"So, why did we invade Iraq? I believe it was the triumph of the so-called neoconservative ideology, as well Bush administration arrogance and incompetence, that took America into this war of choice. They obviously made a convincing case to a president with very limited national security and foreign policy experience, who keenly felt the burden of leading the nation in the wake of the deadliest terrorist attack ever on American soil."

But the words "arrogance" and "incompetence" jumped out at me. You want to elaborate on what you meant by writing those words?

HAGEL: Sure. Well, I did wrote those words. And I meant it. And I still mean it. And I think it was arrogance and incompetence that put this country in such a hole here around the world, arrogance, meaning that they wouldn't listen to anyone. They didn't listen to our allies.

Every major leader in the Middle East that I talked to and I certainly know the president and others talked to before we invaded Iraq warned the president, warned the vice president, warned Secretary Powell not to do this.

Even a number of senior Israeli officials warned them not to do it. Members of Congress asked questions. I was among those who said, wait a minute, slow down. Let the IAEA, the International Atomic Energy Agency, officials finish their job. Slow this train down.

They wouldn't listen to anybody. It was just raw arrogance. Incompetence? I think it was incompetence.


BLITZER: Chuck Hagel, the Republican senator from Nebraska, speaking with me.

This hour, Republican John McCain facing reporters in Utah, along with his former rival turned supporter now, Mitt Romney. It's Romney's first campaign swing with the all-but-certain GOP nominee. And he's made it clear he's interested in being tapped potentially as McCain's running mate.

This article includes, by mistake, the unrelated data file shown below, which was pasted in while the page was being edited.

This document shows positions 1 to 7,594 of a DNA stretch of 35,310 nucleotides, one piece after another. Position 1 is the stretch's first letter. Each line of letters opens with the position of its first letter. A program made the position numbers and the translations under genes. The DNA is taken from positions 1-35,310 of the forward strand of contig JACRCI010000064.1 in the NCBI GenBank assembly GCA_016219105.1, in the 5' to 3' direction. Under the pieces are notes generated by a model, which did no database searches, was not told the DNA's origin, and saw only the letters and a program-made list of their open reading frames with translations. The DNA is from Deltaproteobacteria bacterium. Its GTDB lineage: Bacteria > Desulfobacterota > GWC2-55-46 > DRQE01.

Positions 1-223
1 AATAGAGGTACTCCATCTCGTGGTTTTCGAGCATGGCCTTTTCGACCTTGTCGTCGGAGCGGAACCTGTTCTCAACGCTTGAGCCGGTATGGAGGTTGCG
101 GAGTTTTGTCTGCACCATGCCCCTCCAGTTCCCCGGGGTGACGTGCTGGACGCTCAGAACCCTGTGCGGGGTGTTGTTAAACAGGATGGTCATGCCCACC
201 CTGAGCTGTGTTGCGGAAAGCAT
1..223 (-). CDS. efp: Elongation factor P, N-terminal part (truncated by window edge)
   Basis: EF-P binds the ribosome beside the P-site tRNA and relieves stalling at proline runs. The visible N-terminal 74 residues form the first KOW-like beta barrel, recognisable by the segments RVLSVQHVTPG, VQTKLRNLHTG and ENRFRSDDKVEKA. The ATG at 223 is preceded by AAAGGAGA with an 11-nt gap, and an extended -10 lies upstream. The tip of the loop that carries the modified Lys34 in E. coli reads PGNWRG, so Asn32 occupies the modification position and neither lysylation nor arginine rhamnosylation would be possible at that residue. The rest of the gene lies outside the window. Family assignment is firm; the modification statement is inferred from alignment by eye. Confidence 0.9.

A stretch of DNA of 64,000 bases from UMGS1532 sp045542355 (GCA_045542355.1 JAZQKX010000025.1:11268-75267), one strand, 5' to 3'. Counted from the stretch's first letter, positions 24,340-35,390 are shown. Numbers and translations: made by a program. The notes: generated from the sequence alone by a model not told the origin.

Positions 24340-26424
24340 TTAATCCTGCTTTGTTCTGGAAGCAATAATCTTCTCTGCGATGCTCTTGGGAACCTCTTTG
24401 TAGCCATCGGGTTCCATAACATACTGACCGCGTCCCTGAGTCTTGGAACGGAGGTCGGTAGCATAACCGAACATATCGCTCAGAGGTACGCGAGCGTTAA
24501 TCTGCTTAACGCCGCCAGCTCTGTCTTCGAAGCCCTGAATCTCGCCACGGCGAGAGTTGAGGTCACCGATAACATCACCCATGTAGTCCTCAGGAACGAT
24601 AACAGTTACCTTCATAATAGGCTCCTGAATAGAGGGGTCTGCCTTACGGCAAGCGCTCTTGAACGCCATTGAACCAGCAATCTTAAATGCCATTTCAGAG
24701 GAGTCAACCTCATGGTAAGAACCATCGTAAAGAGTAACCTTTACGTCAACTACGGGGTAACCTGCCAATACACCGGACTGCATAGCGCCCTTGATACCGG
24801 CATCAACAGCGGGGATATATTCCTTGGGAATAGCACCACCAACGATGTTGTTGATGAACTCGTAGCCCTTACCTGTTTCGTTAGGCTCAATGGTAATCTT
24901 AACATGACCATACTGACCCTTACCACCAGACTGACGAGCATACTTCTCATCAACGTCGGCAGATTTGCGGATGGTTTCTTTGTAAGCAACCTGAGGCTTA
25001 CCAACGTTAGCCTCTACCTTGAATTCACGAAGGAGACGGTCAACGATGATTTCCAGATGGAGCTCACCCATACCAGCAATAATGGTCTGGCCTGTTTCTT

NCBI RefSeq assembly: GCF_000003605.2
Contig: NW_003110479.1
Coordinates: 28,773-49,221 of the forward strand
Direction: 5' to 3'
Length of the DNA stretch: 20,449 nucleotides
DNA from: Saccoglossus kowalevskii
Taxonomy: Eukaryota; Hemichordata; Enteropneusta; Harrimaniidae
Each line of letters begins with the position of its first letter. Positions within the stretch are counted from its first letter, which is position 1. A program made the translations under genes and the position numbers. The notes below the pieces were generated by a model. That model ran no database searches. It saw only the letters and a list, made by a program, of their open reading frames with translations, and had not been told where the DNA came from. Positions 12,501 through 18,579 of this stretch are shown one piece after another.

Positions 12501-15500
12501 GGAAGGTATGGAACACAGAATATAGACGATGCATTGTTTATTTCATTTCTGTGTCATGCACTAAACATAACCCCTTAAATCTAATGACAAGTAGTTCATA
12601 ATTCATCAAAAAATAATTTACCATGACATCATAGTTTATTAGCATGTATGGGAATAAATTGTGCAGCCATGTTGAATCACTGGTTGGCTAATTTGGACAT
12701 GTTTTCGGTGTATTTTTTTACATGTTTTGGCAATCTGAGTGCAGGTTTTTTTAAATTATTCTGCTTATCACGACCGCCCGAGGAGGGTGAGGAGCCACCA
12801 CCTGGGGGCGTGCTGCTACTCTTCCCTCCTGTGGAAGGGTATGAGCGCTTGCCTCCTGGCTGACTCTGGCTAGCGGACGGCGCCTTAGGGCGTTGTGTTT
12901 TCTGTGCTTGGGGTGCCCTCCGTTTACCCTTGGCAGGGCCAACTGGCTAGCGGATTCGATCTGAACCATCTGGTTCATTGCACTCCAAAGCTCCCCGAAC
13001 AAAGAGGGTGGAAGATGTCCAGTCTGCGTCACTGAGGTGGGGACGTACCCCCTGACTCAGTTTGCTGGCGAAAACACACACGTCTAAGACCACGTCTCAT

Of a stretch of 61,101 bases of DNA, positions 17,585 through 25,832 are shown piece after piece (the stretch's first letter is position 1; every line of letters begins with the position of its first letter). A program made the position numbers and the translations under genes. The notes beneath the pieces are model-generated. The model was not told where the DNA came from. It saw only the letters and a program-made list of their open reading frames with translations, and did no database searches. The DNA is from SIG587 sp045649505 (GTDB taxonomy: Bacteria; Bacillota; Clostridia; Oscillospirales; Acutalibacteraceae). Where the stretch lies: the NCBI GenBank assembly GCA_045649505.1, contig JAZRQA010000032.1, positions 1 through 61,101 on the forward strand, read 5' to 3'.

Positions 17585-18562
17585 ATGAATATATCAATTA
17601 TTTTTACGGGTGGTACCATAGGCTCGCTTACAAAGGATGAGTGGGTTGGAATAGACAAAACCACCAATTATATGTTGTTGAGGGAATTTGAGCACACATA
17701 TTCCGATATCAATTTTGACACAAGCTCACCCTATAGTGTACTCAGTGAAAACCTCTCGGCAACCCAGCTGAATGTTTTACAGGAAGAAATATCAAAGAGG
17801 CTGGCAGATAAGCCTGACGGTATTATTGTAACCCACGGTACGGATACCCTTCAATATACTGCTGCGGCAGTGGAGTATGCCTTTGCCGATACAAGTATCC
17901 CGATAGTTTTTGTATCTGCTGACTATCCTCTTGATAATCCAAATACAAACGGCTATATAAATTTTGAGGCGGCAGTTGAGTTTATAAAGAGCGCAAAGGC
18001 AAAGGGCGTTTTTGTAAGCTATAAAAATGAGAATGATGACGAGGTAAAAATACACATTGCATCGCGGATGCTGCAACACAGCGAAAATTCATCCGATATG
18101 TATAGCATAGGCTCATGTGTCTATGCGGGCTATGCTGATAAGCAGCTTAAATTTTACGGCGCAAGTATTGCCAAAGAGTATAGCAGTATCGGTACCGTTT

Romney and McCain tried to sound a unified note on key issues for voters.


SEN. JOHN MCCAIN (R-AZ), PRESIDENTIAL CANDIDATE: There are people who are sitting around the kitchen table, families today, that are saying, are we going to have to take an extra job? Are we going to have to dig into our savings? Are we going to have to take extraordinary measures in order to remain in our home?

And I want to emphasize that those are the people that should be the object of our attention and our care.

MITT ROMNEY (R), FORMER MASSACHUSETTS GOVERNOR: It's an honor to be here with Senator McCain. He is a man who is proven and tested, an individual who is without question the right person to be the next president of the United States.


BLITZER: Romney is joining McCain for fund-raisers in both Salt Lake City and in Denver.

New revelations about how the Obama campaign is weathering its first major crisis. Jessica Yellin talks with people in Pennsylvania about whether the controversy over the Reverend Jeremiah Wright's comments will sway their vote.

Nancy Pelosi won't back down on the issue of superdelegates. But Clinton supporters are still hoping to change her mind.

And the candidates talk economy, but are they willing to touch the third rail? We're looking at what they have to say about the so- called financial time bombs out there, Social Security and Medicare.

Stay with us. You're in THE SITUATION ROOM.


BLITZER: Barack Obama was thrown a curve ball by Hillary Clinton earlier in the week when she criticized his relationship with his former pastor for the very first time. Is the controversy surrounding the Reverend Jeremiah Wright actually hurting Obama, though?

Let's go out to Jessica Yellin. She's over at the CNN Election Express in Philadelphia watching this story.

I take it there are some new poll numbers out on this specific issue. What do we know, Jessica?

JESSICA YELLIN, CNN CONGRESSIONAL CORRESPONDENT: Wolf, what we know is, it appears that Barack Obama has more than survived his first major campaign crisis.


YELLIN (voice-over): On the Clinton tour, no signs of anxiety, despite evidence that Barack Obama has come out of his first major campaign controversy looking strong.

A new NBC/"Wall Street Journal" analysis shows that, since the story about Obama's former pastor broke, support for Barack Obama appears to have risen. He is statistically tied with Senator Clinton.

Voters we spoke with here in Philadelphia were not troubled by the Reverend Wright controversy.

UNIDENTIFIED FEMALE: It actually firms it up, because, when I see how he handles the conflict and I see how he difficulties, I think he's very -- I actually believe him and trust that what he has to say is real and from the heart.